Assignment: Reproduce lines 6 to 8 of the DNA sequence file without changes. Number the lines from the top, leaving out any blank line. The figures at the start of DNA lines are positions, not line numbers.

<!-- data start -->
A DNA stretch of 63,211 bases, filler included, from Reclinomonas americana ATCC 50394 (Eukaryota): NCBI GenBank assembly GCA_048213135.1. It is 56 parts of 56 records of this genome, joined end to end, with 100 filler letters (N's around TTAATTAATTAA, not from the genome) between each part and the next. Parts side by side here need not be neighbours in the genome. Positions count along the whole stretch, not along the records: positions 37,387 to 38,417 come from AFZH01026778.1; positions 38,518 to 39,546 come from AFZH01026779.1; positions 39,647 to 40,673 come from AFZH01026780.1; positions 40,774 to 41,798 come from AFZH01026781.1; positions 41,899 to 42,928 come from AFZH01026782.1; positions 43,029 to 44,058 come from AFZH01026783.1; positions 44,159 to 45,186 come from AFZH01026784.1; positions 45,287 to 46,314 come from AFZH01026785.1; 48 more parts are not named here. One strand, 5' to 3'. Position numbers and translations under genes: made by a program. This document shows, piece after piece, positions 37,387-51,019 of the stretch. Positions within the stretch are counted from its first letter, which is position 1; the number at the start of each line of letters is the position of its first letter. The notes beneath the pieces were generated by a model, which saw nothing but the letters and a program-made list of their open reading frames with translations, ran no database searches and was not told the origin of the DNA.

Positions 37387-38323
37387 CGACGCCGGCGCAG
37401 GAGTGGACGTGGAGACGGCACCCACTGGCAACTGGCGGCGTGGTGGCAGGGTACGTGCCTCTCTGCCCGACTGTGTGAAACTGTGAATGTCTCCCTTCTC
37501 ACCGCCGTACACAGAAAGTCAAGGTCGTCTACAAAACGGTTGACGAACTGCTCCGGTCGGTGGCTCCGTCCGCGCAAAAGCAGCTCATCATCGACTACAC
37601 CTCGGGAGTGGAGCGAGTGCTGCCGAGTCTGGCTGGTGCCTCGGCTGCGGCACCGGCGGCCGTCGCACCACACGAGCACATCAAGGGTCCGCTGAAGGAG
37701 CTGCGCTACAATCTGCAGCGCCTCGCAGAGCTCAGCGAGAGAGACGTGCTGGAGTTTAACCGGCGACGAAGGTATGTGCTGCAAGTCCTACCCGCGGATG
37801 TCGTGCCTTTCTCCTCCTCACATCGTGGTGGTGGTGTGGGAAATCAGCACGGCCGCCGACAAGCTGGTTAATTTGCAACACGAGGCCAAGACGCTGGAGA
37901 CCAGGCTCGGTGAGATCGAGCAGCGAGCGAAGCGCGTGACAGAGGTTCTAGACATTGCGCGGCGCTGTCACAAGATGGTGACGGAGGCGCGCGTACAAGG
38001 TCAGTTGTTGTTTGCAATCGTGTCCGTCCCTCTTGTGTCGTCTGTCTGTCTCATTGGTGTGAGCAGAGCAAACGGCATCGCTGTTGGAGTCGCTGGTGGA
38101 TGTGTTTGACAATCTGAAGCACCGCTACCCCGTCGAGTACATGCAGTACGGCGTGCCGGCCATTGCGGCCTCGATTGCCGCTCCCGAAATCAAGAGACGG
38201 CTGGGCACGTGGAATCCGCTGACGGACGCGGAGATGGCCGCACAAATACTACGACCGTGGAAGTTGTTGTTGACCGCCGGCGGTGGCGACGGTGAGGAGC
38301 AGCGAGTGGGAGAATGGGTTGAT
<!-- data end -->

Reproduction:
37601 CTCGGGAGTGGAGCGAGTGCTGCCGAGTCTGGCTGGTGCCTCGGCTGCGGCACCGGCGGCCGTCGCACCACACGAGCACATCAAGGGTCCGCTGAAGGAG
37701 CTGCGCTACAATCTGCAGCGCCTCGCAGAGCTCAGCGAGAGAGACGTGCTGGAGTTTAACCGGCGACGAAGGTATGTGCTGCAAGTCCTACCCGCGGATG
37801 TCGTGCCTTTCTCCTCCTCACATCGTGGTGGTGGTGTGGGAAATCAGCACGGCCGCCGACAAGCTGGTTAATTTGCAACACGAGGCCAAGACGCTGGAGA